HR professionals, therefore, are faced with the challenge of creating impactful moments for employees from the moment of onboarding to skill-building and development opportunities over time. But with the status quo of today, training rarely involves doing, but rather stuffing information down employees’ throats and hoping all of it sticks – a training scenario no one is crazy about, let alone the employees. After all, in all other areas of their lives, they expect high experiences – in their ways of shopping, travelling, and having fun, for example.
With their increasingly higher expectations for highly engaging experiences, why would they get excited about old-fashioned onboarding methods? Immersive learning, especially in virtual reality, proves that there is a new path – a training model that does not force employers to choose between adaptive learning and effective learning.
With virtual reality, recruiters can give candidates a way to visualise themselves working for a company. Virtual reality can accelerate onboarding by allowing employees to instantly familiarise themselves with their new work environment and culture. Virtual reality is also very effective on-the-job training – not just new training, but skill enhancement or reskilling an ageing workforce that simply learns differently than those just entering the workforce market.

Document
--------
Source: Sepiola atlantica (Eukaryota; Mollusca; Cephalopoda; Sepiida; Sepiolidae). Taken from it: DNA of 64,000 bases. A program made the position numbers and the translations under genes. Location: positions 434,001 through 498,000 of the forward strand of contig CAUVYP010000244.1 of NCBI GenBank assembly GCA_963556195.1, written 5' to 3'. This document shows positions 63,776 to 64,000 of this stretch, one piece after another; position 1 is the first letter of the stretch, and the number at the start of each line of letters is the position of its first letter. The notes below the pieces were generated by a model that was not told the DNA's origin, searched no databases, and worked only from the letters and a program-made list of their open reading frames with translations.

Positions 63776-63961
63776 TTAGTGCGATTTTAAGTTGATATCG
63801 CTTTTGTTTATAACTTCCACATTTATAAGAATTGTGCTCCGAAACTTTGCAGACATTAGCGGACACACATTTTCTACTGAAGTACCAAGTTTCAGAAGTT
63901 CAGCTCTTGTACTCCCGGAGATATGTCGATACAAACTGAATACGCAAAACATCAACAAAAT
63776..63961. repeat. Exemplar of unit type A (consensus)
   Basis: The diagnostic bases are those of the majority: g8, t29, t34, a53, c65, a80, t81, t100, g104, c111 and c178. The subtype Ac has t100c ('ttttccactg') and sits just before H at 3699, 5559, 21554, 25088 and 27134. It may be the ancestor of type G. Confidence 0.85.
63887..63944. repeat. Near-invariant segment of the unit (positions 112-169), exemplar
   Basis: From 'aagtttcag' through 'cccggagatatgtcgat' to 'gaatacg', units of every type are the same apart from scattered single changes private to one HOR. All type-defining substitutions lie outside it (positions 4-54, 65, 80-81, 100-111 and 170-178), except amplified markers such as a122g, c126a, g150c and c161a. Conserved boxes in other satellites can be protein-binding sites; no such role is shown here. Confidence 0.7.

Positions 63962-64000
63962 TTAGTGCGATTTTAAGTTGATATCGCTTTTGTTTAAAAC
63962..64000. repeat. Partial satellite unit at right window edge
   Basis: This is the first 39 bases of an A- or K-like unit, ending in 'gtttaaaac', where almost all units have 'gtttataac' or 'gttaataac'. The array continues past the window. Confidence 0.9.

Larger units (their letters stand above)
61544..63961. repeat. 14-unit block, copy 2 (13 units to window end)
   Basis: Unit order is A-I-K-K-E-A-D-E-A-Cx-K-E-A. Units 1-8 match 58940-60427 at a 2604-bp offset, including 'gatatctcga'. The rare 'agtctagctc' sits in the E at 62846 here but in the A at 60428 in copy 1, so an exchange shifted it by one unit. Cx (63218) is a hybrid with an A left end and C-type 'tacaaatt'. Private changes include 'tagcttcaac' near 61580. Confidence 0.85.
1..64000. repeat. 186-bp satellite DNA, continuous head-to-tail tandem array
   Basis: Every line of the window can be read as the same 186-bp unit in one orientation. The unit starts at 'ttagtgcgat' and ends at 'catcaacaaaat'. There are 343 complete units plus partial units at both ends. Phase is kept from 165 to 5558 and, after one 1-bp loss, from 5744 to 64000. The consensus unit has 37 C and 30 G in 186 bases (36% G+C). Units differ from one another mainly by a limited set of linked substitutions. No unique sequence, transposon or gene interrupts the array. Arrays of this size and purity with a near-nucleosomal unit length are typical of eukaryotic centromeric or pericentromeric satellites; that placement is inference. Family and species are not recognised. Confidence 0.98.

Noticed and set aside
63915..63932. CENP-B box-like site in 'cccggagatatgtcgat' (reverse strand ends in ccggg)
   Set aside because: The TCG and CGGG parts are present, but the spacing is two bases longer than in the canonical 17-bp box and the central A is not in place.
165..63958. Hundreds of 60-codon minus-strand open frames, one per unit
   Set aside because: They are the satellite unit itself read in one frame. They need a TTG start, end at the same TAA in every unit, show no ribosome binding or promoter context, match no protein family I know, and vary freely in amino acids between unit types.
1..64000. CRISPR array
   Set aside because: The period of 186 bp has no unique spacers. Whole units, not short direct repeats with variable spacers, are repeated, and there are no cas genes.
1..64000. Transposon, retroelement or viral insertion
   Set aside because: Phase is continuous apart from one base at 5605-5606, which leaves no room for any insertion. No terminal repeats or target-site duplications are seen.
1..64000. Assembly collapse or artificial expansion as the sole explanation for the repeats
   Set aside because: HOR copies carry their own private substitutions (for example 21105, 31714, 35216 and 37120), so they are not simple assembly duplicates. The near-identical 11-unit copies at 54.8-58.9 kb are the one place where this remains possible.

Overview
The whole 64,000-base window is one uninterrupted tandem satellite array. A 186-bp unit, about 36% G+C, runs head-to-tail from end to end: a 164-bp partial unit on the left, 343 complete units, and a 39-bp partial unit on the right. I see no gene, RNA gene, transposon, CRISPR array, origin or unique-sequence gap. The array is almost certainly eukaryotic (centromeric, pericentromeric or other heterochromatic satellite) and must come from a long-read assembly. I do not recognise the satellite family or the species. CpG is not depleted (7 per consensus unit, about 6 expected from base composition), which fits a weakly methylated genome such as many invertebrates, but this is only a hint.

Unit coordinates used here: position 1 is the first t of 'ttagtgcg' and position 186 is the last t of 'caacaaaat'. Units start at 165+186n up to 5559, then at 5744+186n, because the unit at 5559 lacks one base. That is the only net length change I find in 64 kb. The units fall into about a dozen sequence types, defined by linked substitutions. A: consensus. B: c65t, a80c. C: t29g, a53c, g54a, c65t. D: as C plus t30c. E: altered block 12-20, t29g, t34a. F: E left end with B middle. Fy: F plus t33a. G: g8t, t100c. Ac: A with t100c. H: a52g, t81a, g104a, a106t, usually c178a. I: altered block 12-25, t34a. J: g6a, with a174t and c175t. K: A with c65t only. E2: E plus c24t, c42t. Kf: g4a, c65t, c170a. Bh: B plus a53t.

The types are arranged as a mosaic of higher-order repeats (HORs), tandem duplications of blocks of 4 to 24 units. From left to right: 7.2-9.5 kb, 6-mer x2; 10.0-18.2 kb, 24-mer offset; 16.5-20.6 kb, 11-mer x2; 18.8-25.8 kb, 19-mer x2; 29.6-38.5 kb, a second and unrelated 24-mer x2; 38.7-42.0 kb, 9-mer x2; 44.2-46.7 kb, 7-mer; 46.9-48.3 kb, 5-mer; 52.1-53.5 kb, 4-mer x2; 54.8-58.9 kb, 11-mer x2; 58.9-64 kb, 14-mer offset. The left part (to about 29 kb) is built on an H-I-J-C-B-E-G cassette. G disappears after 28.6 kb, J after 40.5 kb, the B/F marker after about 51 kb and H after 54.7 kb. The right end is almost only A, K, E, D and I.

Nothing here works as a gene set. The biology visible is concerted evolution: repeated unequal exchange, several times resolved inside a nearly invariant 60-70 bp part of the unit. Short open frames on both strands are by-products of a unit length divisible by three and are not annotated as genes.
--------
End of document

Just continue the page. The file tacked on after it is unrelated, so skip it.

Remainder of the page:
Across multiple industries, from power supply to food production to retail, companies have already started using immersive technology to better onboard, train and retain employees. End-to-end immersive learning solutions like metaverse-based employee onboarding experiences are ruling the roost.
Even before entering a new work environment, immersive learning allows learners to first-person experience work environments. By placing them in scenarios that will quickly become familiar with their role, they begin to acclimatise to their new positions and absorb the company values. Immersive learning experiences can be used to accelerate employee familiarisation with their new surroundings before they are thrown into the mix, allowing them to make mistakes during training without putting themselves at risk, wasting materials, or jeopardising costly equipment.
It is also a tool for continuous learning within the workforce. One leading engineering, procurement, and construction (EPC) contractor that provides building solutions for the energy distribution industry makes use of virtual reality to train new employees on topics of safety, quality, and manufacturing. Learners attend safety meetings, visit construction sites and experiment with a plan review with a crew. Subsequently, they are tested on what they have learned before they’re allowed to perform tasks without any supervision. The overriding message of VR training is to instil a business philosophy that supports a culture of learning and teaching without ever compromising safety and brand reputability.